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Defense leads the way for Callaway

By Kevin Eckleberry

kevin.eckleberry@lagrangenews.com

HOGANSVILLE – The Callaway Cavaliers will bring a perfect record into Friday’s playoff showdown with Model, and a lock-down defense is a big reason why.

In 10 regular-season games, the Cavaliers gave up 126 points, an average of less than 13 points per game, and that number is particularly impressive considering the starters have left a lot of the games early because of blowouts.

Callaway has a group of linebackers who have been accumulating big tackle numbers, a defensive line that has dominated things up front, and a ball-hawking group of defensive backs.

Earlier this season, defensive coordinator Dusty Hubbard said a key to the team’s success has been putting opposing offenses in bad situations.

“One thing we really put an emphasis on this year is we want to win first down,” Hubbard said. “We don’t want second-and-four. Win first down, create some take-aways, and no matter what, just limit points. We can bend a little bit, but we can’t break. With that being our focus, we’ve done a pretty good job of doing those things.”

Three of Callaway’s leading tacklers are linebackers.

Senior Michael Freeman has 79 tackles, junior Jonathan Leonard has 77 tackles, and sophomore Qua Hines has 54 tackles.

Fellow linebackers Travis Traylor, a senior, and junior Kedrick Ramsey have also been making plays this season.

Leonard, who was primarily a special-teams player a year ago, has been one of Callaway’s top defensive players since Day 1.

“He’s a play-maker. He plays with so much heart,” Callaway head coach Pete Wiggins said. “He runs to the ball, and he plays with everything he’s got on every single play.”

Freeman, meanwhile, has been a key player on both sides of the ball.

He’s not only the leading tackler on defense, but he’s a critical player on offense from his tight-end position, and he had two touchdown catches in game earlier this season.

Before the season, Freeman said he was ready to be on the field as much as he needed to be.

“At times, I know I’m going to be tired, and I’m going to be running on fumes, but I’ve got to do what I’ve got to do to help my teammates, and help my team,” Freeman said. “And I love it. This is what I do.”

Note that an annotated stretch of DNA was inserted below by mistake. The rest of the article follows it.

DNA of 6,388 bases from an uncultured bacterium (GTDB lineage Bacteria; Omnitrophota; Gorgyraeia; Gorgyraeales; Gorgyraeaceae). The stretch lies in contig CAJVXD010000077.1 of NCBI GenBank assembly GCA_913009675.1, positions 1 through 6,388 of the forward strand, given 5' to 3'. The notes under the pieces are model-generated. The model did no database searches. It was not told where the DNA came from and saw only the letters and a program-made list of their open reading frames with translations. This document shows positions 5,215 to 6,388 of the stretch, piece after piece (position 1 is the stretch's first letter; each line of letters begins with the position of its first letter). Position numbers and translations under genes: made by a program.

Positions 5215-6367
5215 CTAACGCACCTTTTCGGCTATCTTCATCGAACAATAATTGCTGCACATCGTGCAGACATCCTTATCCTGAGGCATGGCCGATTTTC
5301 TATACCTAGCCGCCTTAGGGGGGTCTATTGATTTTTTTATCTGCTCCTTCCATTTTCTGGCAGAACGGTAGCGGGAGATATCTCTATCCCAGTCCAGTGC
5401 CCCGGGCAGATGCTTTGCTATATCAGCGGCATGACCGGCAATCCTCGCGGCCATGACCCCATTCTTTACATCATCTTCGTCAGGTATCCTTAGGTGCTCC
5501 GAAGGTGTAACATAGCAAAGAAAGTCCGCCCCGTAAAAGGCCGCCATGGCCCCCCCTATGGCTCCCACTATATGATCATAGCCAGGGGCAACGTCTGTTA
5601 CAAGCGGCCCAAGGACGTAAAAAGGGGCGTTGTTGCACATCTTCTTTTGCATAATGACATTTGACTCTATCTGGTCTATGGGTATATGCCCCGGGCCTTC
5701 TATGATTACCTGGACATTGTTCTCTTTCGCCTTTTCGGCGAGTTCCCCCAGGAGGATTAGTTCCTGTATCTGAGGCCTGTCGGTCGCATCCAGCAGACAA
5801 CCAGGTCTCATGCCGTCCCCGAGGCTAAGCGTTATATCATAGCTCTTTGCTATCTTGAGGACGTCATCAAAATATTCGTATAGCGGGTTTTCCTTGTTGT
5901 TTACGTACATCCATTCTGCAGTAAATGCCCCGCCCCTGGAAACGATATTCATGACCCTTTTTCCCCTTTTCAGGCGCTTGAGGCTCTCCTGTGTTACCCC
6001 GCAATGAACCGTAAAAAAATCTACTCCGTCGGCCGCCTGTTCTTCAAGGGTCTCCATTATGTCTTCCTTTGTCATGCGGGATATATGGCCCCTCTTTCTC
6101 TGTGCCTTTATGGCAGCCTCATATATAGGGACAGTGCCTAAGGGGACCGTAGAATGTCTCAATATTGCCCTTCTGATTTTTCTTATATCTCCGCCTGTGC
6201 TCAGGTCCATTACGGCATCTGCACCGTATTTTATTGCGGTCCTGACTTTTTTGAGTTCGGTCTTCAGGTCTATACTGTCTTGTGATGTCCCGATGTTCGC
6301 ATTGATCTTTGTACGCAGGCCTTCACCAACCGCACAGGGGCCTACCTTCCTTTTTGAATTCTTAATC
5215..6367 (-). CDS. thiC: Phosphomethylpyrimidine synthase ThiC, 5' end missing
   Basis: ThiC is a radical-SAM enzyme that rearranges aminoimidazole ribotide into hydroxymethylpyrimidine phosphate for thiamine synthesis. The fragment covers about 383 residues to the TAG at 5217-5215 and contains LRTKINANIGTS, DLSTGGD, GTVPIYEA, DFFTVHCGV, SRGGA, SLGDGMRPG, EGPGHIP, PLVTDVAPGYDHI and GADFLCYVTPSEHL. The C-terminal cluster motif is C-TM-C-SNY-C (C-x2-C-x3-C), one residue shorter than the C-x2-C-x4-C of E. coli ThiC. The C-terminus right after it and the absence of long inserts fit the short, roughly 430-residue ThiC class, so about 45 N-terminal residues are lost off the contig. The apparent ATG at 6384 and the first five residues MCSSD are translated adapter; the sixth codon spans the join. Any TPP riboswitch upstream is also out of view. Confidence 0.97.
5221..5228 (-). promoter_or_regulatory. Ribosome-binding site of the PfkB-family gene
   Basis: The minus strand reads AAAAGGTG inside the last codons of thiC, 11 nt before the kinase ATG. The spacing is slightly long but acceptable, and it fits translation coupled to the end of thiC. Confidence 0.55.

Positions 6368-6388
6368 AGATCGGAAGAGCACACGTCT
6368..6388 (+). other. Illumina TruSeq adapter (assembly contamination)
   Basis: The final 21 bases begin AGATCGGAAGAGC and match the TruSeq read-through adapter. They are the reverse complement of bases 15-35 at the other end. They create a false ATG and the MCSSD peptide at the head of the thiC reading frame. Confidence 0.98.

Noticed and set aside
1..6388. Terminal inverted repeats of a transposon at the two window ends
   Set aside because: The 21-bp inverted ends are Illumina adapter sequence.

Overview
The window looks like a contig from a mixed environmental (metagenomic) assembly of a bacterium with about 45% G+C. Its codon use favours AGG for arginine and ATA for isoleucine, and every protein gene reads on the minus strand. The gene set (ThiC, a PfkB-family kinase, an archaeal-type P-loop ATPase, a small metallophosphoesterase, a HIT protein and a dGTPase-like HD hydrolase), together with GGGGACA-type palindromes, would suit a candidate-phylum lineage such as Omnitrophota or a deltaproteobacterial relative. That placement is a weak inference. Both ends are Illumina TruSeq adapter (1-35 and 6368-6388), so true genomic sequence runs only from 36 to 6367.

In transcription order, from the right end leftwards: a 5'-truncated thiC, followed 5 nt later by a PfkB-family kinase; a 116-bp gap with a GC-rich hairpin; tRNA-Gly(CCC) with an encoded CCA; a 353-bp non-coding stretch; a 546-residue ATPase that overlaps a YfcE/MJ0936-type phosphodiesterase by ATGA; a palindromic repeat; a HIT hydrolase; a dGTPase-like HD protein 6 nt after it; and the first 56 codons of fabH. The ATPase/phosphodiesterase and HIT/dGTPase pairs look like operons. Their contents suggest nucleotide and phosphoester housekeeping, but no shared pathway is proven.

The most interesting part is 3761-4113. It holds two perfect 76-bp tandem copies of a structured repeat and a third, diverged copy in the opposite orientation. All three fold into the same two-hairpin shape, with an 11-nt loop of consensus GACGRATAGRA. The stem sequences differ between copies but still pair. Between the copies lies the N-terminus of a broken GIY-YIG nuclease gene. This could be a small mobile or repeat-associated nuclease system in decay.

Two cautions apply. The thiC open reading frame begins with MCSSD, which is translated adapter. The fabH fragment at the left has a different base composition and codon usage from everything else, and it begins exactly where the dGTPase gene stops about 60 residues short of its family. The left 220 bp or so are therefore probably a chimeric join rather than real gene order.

Traylor, like Freeman a senior, won the team’s ironman competition before the season, and Hubbard said he’s as fit as anybody on the team.

“Travis is a hard worker. He’s a machine in the weight room,” Hubbard said. “He runs good, too. To be 175, 180 pounds, he’s strong.”

The defensive line is traditionally a position of strength for Callaway, and this year is no exception.

It’s a group that includes seniors Keegan Woods and Thomas Hodge, and juniors Lichon Terrell and Jamie Sellers.

The leading tackler among that group is Terrell with 48, and the numbers only tell part of the story.

He has consistently wreaked havoc on opposing offenses, and even when he doesn’t make the tackle, he is impacting the play.

“I had to step up from last year,” Terrell said. “I had J.T. Wortham. I had to take his place, and step up as a junior.”

Callaway’s secondary has been exceptional this season, with Courtney Williams, Dominic Copeland, Kobe Jackson, DQ Wilkerson, MJ Robertson and Cartavious Bigsby making life difficult for opposing offenses.

In a win over Spencer that wrapped up the region championship, Williams and Copeland both had interceptions, and Jackson returned an interception for a touchdown last week against Jordan.

“I feel like since I’ve been here, this is the best back end of the defense we’ve had,” said Hubbard, Callaway’s defensive coordinator since 2005. “The biggest thing is, we’ve got three guys back there that have started for two years. That helps a lot, and their skill set is good. That group has a chance to be really special.”

OF NOTE: For a preview of Callaway’s playoff game against Model, see Friday’s sports section.